Mike Cohen, principal investigator of the remarkable clinical trial that demonstrated “biological and clinical plausibility” that antiretroviral therapy (ART) offers prevention as well as treatment benefits, offered an update to a packed crowd at the annual meeting of the HIV Prevention Trials Network (HPTN). He began by acknowledging the 13 site teams in nine countries […]
Wafaa El-Sadr, MD, MPH, is one of the world’s leading experts in HIV and tuberculosis care and treatment. An infectious disease specialist, she directs the International Center for AIDS Care and Treatment Programs (ICAP) and the Center for Infectious Disease Epidemiologic Research at the Columbia University Mailman School of Public Health, and is chief of the Division of Infectious Diseases at Harlem Hospital Center. Dr. El-Sadr has led early trials studying antimicrobial gels that aim to inhibit HIV transmission, and is known internationally for her leadership in preventing mother-to-child transmission of HIV. She is a 2008 MacArthur Foundation fellow and has held several leadership posts at the Infectious Diseases Society of America and the HIV Medicine Association.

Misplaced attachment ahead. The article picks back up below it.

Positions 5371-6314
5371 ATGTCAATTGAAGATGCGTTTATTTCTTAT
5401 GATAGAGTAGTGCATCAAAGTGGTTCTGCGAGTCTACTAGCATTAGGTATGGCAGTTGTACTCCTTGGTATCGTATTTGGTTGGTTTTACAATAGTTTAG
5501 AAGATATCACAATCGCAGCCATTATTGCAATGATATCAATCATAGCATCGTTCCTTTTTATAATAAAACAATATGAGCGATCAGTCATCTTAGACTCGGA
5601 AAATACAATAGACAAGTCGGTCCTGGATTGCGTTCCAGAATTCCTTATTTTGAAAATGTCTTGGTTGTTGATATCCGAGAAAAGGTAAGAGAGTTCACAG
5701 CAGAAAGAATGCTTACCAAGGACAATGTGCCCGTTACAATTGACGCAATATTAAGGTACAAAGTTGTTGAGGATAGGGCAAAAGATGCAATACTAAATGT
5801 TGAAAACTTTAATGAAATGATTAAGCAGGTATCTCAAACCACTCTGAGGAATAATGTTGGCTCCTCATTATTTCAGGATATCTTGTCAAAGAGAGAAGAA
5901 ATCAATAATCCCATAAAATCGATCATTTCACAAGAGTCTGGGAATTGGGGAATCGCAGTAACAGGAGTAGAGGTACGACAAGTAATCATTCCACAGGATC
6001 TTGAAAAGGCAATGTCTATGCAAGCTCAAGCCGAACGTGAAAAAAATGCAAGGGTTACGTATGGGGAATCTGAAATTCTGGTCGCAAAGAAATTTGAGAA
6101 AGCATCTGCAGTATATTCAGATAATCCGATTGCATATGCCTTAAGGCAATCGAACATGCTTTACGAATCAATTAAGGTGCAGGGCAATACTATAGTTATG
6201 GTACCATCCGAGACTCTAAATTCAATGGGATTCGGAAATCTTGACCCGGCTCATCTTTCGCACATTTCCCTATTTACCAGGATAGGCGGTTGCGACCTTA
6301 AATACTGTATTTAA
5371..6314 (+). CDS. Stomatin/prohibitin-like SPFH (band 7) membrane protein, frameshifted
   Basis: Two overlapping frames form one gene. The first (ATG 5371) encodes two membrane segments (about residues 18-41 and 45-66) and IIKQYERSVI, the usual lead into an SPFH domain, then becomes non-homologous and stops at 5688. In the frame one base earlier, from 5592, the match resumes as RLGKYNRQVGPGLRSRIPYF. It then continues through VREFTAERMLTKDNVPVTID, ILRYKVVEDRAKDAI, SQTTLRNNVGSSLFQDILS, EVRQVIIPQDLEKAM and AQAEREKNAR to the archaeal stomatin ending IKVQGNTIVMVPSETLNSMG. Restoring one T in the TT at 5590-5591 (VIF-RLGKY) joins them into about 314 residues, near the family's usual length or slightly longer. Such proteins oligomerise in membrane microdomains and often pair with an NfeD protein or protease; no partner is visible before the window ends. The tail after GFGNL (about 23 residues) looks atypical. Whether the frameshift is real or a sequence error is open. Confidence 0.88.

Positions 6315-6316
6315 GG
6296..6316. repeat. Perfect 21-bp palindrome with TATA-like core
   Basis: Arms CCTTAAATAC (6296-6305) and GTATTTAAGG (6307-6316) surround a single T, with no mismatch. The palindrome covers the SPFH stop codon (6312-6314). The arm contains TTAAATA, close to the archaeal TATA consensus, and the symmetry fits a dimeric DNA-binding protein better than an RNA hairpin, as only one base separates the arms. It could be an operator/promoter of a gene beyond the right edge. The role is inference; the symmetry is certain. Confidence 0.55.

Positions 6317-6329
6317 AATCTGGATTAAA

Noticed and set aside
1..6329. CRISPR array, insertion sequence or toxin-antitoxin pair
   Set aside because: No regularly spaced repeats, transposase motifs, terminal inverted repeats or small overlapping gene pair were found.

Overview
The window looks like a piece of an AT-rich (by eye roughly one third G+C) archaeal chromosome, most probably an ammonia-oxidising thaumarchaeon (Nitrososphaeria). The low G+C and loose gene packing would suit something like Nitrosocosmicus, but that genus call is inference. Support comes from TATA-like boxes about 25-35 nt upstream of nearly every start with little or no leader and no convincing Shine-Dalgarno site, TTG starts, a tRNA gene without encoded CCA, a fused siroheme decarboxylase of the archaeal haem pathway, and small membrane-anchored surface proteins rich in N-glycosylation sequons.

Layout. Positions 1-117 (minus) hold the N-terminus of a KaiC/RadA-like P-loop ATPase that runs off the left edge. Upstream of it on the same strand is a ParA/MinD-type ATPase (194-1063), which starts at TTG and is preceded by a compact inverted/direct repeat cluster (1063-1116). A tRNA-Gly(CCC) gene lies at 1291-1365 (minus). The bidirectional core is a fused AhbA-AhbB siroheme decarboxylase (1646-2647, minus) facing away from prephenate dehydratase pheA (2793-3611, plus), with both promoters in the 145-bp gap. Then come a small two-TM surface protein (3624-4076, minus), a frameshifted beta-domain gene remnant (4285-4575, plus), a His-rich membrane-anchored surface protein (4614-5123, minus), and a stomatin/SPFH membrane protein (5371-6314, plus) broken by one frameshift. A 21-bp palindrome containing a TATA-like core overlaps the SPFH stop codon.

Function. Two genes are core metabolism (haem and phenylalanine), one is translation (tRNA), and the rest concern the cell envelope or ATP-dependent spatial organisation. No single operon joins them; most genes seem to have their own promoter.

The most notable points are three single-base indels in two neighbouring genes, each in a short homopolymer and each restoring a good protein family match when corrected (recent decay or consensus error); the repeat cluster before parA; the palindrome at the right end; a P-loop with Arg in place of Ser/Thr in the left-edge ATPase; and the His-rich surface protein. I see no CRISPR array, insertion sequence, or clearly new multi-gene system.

Thirty years ago this past Sunday, the Centers for Disease Control and Prevention (CDC) reported the first cases of what would become HIV in its publication Morbidity and Mortality Weekly Report. Science Speaks interviewed Dr. El-Sadr as part of its special series commemorating 30 years of AIDS, and she discusses the parallels in treating populations in the U.S. and in Africa, the greatest achievements in the epidemic’s 30 years, and what drew her to the cause.